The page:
California's Recovery Is Split Down the Middle -- of the State
When it comes to the Golden State's economic recovery, though, it's the inland regions that are in for some trouble, according to a report by University of California, Los Angeles's Anderson School of Management.
Inland Housing Overhang
While commercial and residential real estate prices in the San Francisco Bay Area and Los Angeles region have likely bottomed out, those in the state's Inland Empire and Central Valley will likely continue to drop. The regions are working through the effects of the inland construction boom leading up to the recession and the resulting loss of about 250,000 construction jobs, UCLA Anderson Forecast Senior Economist Jerry Nickelsburg said in a Los Angeles presentation of the report earlier this week.
Further weighing on inland property values is the prospect of cash-strapped state and local governments cutting more jobs. The public sector employs a larger percentage of the population in Sacramento and the Inland Empire east of Los Angeles than along the coast. There have been about 70,000 state-sector jobs eliminated over the past couple of years, with 50,000 more likely to be cut.
Nickelsburg underscores the grim outlook for real estate: "We have a huge overhang of housing in inland California.... We aren't overbuilt. We just built in the wrong place."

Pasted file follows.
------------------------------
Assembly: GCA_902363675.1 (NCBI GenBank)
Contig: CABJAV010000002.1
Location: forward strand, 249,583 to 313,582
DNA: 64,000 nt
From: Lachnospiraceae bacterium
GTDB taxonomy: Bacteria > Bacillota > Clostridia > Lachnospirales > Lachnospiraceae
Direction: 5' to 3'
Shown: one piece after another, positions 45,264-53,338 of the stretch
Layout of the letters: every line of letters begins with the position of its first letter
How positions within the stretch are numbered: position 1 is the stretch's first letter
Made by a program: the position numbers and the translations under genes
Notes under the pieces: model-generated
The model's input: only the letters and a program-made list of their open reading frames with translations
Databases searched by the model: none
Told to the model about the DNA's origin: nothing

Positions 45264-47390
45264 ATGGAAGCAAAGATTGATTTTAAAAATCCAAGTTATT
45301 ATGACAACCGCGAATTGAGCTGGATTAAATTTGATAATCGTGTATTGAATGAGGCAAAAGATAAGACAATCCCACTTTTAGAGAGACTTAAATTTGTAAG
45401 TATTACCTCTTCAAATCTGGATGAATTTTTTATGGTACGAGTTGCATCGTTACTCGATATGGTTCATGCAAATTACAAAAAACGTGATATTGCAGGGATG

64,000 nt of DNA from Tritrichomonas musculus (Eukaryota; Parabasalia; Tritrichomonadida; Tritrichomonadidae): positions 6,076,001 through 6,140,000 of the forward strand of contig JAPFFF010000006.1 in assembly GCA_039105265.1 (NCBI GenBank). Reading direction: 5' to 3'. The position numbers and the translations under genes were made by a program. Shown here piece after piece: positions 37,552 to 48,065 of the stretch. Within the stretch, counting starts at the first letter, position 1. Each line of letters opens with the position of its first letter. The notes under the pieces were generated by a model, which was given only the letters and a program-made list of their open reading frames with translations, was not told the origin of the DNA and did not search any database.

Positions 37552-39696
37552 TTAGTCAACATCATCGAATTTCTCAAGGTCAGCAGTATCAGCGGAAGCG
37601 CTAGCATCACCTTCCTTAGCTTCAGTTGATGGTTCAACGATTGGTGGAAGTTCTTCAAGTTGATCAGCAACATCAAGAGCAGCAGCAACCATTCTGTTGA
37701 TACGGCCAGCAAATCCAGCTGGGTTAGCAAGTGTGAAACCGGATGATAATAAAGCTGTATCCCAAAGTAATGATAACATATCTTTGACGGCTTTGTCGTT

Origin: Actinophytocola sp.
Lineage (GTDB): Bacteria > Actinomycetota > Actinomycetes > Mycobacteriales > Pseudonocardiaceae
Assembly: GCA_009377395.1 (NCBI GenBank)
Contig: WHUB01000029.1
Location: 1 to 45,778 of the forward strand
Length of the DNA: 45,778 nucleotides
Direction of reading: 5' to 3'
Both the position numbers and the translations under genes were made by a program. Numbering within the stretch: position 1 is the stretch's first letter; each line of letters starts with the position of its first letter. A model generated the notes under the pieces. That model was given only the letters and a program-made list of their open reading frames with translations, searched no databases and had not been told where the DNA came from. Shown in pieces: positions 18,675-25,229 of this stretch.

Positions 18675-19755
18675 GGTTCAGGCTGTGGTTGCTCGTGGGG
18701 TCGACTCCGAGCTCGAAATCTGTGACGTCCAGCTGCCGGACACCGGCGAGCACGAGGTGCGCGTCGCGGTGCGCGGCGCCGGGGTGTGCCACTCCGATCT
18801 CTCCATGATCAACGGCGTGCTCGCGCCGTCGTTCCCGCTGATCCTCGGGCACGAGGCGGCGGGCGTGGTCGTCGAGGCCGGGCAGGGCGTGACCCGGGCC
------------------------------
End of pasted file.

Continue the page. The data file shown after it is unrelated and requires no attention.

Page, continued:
Lagging Jobs Growth
With little construction planned for much of California, the most populous U.S. state's economic recovery will lag that of the rest of the country. State unemployment rates will remain about two percentage points more than the nation's through 2012, according to the report. Overall, the state shed about 1.3 million jobs during the two years leading up to the end of 2009, with only about 40,000 Californians rehired since then.
Inland homeowners have already felt the pain. They're more than twice as likely as their coastal counterparts to get default notices from falling behind in their mortgage payments.
Median prices in areas such as Sacramento, Riverside and San Bernardino have plunged more than 50% from their peaks as of the end of 2009, compared to a smaller though still-substantial drop of about 40% for both Los Angeles and the Bay Area, according to the California Association of Realtors.
L.A. Economy Warms Up
Meanwhile, the study's authors say L.A.-area retailers and entertainment companies have started hiring workers this year, while the hospitality and manufacturing industries in the Bay Area also experienced first-quarter job growth.
In addition, L.A. property will benefit from the region's relatively low percentage of construction jobs and the effects of an improving Asian economy, which will buoy the local shipping and warehousing industries dependent on activity at the Ports of Los Angeles and Long Beach.
"We do think the worst is behind us," said Julia Thornton Snider, economist with the UCLA Anderson Forecast, who cautioned at this week's presentation that both the region's and state's recovery will take at least a couple of years. "L.A. is not really a microcosm of California."